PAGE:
b. Survey suspected area with a radiac survey
remove the paper clip (C) and spacer (B).
(2) Fold up the bottom of the bag three times
isolate hot spots, and record time, location, and radiation
and fasten the fold with the paper clip.
intensity. Collect samples of radioactive material (para
(3) Scoop a thin layer (not more than one-half
inch) of top soil from a small area into the bag. Do not
c. Scan the area for sources of suspected
fill the bag more than one-fourth full.
(4) Fold down the top of the bag three times
(1) Oily drops, liquid splashes, gelatinous
and seal the bag with the tie straps.
masses, particles of powder or solids on surfaces, on
(5) Place the sample in the soil kit.
vegetation, and on the ground.
(6) Discard the scoop after all samples have
(2) Oily or fluorescent streaks or dark
coloration on water or on hard surfaces.
(3) Wet stains or haze on porous surfaces.
(4) Debris in shell or bomb craters.
soon as possible after it has been collected to
unusual types of bombs or shells (compressed-air type).
(6) Wilted or discolored plants or flowers, and
b. To collect samples on surfaces:
unusual number of dead animals or fish.
(1) Remove the seal and cap from an
d. Screen suspected sources (c above) with ABC-
extraction fluid bottle (3, fig. 2), and using a fresh
M8 VGH chemical agent detector paper for gross
applicator (5), each time, repeat (2) through (56 below
presence of chemical agent is not confirmed with the
(2) Dip an applicator into the bottle to wet it.
detector paper, collect samples from two or three of the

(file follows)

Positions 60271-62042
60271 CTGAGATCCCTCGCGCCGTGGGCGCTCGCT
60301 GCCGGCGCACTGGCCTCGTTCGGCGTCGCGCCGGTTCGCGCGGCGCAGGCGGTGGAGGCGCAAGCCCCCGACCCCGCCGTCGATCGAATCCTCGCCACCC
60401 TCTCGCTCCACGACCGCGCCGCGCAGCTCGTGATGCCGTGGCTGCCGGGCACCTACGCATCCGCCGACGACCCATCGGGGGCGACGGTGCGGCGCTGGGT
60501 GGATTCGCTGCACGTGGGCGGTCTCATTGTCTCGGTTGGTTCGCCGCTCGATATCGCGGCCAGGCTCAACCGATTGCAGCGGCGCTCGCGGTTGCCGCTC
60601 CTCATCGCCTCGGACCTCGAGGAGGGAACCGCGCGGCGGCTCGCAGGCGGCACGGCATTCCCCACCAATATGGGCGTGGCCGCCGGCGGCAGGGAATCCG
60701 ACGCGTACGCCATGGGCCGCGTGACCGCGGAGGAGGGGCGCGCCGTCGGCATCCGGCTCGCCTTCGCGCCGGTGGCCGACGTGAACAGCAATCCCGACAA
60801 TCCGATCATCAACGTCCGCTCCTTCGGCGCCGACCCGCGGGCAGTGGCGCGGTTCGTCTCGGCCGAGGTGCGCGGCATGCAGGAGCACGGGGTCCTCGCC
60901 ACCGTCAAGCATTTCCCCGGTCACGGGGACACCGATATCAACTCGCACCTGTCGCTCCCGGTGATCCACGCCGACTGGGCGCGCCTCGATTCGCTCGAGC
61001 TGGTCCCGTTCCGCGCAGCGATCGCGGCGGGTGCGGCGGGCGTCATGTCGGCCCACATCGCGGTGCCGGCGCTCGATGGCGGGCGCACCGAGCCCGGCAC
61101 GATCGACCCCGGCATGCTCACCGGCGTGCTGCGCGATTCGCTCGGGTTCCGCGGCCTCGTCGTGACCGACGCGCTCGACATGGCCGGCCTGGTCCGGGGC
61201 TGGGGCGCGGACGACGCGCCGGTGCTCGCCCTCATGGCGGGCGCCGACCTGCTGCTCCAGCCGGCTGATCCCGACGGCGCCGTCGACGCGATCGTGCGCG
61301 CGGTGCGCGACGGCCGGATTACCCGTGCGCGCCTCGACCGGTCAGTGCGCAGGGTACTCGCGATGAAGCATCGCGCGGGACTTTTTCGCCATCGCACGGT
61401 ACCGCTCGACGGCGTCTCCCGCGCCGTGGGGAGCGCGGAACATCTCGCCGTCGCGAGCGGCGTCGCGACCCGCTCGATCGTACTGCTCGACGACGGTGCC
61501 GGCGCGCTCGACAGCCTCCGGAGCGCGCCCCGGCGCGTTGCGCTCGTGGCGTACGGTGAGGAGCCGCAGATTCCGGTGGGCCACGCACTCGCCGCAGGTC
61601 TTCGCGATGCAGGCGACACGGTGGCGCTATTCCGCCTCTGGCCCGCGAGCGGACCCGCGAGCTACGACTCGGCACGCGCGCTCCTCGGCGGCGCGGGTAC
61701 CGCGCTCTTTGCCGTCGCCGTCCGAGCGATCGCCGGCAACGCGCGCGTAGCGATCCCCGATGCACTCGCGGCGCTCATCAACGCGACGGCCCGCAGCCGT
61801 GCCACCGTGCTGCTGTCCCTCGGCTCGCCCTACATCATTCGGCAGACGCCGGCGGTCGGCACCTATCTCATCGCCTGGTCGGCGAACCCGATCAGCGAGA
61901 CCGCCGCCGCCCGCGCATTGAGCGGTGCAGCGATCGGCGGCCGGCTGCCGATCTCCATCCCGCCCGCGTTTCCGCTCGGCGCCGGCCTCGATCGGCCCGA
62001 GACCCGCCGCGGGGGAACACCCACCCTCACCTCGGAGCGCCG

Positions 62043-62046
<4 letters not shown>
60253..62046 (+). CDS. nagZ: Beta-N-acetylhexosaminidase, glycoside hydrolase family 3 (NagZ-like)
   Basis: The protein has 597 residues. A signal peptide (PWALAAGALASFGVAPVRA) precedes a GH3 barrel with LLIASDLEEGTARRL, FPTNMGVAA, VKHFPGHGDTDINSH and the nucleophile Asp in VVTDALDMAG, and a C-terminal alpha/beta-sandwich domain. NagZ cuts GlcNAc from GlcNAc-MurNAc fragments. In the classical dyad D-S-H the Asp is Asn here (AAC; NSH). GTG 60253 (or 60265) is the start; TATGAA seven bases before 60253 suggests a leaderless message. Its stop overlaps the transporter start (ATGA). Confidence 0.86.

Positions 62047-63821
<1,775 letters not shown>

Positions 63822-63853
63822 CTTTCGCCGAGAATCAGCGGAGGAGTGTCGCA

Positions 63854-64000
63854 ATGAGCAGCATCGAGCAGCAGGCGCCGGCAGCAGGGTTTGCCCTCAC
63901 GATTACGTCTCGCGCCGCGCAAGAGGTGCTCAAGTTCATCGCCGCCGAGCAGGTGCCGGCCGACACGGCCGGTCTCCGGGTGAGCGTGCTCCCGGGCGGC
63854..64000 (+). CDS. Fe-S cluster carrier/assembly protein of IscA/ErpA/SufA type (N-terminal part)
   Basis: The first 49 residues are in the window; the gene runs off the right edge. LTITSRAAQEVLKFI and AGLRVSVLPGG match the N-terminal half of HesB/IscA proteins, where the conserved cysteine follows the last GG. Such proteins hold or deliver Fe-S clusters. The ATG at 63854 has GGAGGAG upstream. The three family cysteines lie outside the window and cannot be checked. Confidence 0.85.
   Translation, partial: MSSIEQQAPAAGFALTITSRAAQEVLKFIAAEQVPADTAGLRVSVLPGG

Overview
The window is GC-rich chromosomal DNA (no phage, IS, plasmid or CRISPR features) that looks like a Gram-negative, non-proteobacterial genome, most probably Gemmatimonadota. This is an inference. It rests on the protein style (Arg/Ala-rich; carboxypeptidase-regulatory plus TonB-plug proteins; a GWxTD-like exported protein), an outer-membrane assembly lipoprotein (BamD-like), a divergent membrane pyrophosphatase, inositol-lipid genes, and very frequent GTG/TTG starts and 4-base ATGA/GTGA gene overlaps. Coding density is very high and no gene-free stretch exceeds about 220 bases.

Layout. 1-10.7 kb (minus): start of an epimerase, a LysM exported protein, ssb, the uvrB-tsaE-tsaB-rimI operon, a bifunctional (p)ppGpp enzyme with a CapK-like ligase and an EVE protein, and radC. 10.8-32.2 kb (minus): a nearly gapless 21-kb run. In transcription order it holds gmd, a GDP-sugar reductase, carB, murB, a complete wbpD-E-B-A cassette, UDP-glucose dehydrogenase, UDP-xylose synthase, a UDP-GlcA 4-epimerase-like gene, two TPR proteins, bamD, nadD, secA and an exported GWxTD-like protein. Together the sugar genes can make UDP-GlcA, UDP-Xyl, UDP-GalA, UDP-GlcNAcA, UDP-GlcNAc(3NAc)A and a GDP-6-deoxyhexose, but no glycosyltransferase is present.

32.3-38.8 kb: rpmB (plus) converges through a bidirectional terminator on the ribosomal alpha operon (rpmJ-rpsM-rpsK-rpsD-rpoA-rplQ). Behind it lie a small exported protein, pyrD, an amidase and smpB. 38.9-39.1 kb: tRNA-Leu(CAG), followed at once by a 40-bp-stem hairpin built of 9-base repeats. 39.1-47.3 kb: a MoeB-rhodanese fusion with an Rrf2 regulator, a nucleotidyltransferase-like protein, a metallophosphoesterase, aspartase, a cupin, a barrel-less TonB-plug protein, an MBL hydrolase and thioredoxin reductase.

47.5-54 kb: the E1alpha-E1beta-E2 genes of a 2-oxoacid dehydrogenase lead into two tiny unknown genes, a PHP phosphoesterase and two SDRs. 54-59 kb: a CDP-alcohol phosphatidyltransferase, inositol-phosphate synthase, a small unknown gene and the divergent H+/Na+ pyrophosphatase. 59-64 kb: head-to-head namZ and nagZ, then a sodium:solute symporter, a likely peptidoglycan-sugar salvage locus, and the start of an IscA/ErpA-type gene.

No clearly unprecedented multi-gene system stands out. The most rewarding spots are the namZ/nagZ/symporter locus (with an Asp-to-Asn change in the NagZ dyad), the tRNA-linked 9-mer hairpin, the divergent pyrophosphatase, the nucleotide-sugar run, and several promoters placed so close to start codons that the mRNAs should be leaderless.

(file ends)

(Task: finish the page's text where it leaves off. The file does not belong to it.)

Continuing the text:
(3) Roll or rub the tip over a small area of the
suspected sources for chemical and possible biological
(4) Place the applicator tip in the extraction
(1) Tear out a sheet of ABC-M8 detector
fluid bottle; then snap off the upper part of the applicator.
paper from the book.
(5) When sampling is completed, recap and
(2) Hold it in contact with suspected source
reseal the bottle.
for approximately 10 seconds. (For suspected water,
put a drop of water on the paper.)
Note. If contaminated foliage or twigs are
(3) Compare any color change with colors
used for sampling, dip them in the extraction fluid
printed on the inside cover of the book.
several times and then discard them. Handle the
gasoline's, diesel fuels, organic solvents, and cleaning
foliage or twigs carefully to prevent them from
solutions may give false positive tests.)
falling into the liquid.
(a) A yellow color indicates G agent.
(b) A red color indicates mustard (H).
c. To collect water samples:
(c) A green color indicates V agent.
(1) Use a soil collection bag and scoop to
(d) No apparent color change indicates
collect a water sample, free of debris if possible.
either no agent or a concentration of agent too low to be
(2) Scoop approximately 55 milliliters (2
detected with the detector paper.
ounces) of suspected water into a soil collection bag.
(3) Fold down the top of the bag three times.
12. Chemical Agent Sampling
Seal the bag with the attached tie straps.
(4) Wrap a tie (7, fig. 2) tightly around the bag
Collect all chemical agent samples that may be required.
approximately one-fourth of the distance from the top of
Mark them for identification with date, time, location, and
sample number. Forward the samples to the General
(5) Rinse the outside of the bag with
Chemical Laboratory (FM 21-40) for analysis.
uncontaminated water, if available, and place the bag
into a second soil collection bag. Seal it in the same
a. To collect a soil sample:
manner as the bag containing the sample.
(1) Unroll a soil extraction bag (4, fig. 2) and